As California moves to eliminate its data firewall, Nevada isn't budging.


Colorado is taking the community buy-in part of the grant application very seriously.


Vote for your favorite: RTT, RTTT, or RttT.


Despite any rumblings to the contrary, there will still be two rounds of competition--and apps will be out to states in the fall.


Ideally, the Department wants i3 grant applications to demonstrate 20 percent private sector matching funding.


While waiting for details from a 2 p.m. media call on i3, check out Duncan on Colbert last night.


Watch Comedy Central at 11:30 p.m. EDT.


Happy Friday! Check out these good reads: The always-vigilant Eduflack reports on the time-line for reauthorization of the Elementary and Secondary Education Act, aka No Child Left Behind. Apparently, it's coming sooner than you think. Edweek's own Steve Sawchuk of Teacher Beat fame reports on the House Education and Labor Committee's hearing on teacher quality. Apparently there were some back-and-forth between Rep. George Miller, D-Calif., the panel's chairman, and NEA President Dennis Van Roekel, plus some bipartisan support for the Teacher Incentive Fund, which doles out grants for performance pay programs. Check out the hearing for yourself here. Speaking of ...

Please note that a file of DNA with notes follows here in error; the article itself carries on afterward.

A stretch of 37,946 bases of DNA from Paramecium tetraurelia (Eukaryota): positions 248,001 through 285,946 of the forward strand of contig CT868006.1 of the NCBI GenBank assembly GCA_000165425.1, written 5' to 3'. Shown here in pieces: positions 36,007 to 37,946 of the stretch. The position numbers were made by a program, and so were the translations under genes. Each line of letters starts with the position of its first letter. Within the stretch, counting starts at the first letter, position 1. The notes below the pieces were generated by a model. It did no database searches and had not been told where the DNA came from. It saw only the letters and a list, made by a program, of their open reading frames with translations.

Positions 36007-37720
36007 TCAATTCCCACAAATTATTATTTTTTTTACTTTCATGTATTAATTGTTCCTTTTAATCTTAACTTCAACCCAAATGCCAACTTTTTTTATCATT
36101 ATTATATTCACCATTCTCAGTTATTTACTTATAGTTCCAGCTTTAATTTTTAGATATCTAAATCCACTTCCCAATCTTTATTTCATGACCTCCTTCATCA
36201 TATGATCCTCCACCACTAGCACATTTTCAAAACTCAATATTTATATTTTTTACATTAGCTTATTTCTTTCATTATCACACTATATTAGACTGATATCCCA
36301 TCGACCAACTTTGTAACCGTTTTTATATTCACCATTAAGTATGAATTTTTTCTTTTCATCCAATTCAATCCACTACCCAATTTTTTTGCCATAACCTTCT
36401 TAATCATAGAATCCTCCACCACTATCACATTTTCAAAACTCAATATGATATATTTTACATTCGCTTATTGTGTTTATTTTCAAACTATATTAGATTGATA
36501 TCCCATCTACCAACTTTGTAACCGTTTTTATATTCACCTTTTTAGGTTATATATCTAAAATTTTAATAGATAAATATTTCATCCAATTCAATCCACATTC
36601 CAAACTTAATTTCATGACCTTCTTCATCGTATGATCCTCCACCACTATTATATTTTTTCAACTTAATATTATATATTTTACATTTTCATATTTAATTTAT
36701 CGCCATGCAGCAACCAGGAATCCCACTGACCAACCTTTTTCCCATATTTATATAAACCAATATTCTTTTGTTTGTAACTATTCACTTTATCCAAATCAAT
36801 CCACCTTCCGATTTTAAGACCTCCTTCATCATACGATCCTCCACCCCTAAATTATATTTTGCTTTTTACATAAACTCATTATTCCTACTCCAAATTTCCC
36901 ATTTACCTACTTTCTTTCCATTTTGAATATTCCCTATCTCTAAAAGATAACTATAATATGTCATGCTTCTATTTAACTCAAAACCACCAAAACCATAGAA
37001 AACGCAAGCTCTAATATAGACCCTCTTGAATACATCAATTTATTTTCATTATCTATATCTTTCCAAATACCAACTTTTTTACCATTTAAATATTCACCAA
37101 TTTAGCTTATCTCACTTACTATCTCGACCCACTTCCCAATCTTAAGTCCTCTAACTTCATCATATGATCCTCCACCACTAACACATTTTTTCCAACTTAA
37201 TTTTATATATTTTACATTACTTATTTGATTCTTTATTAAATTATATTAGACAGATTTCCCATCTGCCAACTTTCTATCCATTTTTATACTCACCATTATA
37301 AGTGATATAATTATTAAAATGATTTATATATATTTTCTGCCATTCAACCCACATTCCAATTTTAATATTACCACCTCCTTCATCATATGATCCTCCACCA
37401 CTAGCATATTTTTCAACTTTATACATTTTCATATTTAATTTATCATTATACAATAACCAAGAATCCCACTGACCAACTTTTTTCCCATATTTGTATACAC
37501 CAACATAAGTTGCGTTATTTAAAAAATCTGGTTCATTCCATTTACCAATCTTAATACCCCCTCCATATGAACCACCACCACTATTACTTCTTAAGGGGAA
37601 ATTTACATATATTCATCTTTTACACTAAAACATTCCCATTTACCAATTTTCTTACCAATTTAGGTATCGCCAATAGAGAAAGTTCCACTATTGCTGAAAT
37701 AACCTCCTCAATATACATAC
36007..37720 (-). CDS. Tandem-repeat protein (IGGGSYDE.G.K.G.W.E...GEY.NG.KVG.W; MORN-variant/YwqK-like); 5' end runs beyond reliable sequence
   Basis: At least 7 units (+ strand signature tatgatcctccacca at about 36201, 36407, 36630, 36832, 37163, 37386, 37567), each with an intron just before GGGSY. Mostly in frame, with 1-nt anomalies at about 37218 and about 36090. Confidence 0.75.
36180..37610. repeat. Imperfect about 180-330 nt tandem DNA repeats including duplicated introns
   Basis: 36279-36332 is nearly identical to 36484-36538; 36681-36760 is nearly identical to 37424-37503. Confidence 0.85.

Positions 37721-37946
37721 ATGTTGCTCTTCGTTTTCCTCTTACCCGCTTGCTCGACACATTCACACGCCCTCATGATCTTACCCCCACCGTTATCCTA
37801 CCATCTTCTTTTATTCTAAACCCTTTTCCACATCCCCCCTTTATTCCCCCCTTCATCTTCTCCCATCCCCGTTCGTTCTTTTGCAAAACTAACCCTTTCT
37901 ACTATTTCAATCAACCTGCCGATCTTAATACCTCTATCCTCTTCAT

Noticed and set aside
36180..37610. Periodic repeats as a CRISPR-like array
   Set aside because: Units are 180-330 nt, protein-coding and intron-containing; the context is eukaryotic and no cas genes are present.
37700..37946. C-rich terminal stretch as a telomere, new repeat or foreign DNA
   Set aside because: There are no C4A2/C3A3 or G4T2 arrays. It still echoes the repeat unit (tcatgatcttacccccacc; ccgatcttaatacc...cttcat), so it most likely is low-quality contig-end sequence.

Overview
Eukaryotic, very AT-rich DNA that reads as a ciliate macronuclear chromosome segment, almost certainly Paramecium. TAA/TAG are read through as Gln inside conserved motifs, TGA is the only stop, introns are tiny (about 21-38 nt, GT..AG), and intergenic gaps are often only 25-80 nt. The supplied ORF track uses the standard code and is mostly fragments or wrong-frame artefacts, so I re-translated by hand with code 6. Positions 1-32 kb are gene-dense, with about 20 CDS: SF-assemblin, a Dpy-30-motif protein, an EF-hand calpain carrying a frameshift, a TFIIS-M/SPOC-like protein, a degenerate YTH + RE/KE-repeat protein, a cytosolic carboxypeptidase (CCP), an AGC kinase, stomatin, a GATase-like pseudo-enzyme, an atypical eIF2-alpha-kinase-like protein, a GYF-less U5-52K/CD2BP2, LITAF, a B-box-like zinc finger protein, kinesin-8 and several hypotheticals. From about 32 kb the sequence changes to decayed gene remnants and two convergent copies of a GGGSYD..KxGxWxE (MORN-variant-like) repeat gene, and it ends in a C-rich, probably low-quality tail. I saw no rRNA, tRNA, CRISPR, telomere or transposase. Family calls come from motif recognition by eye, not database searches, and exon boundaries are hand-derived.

Kevin Jennings, was appointed to his job at the helm of the U.S. Department of Education's office of safe and drug free schools more than three months ago, amid criticism from some socially conservative groups that sought to derail the appointment. Now, some controversial statements he made years ago to a gay student are stirring up those critics once again. Warren Throckmorton, a conservative psychology professor at Grove City College in Pennsylvania, and an independent blogger, recently posted an audio interview on his Web site, in which Jennings recounts that while he was a high school teacher he told ...


Sen. Michael Bennet, D-Colorado, a former Denver schools chief, has taken the slot on the Senate Health, Education, Labor, and Pensions Committee made vacant by the death of Sen. Edward M. Kennnedy, D-Mass. Bennet's move has got to be good news for Democrats who support policies such as alternative pay and charter schools (including these folks). They have high hopes that Bennet, with his real-world, on-the-ground experience, could help fill the void on education issues in the Senate created by Kennedy's passing. Bennet, who seems particularly interested in teacher quality, is said to be one of the Obama administration's Senate ...


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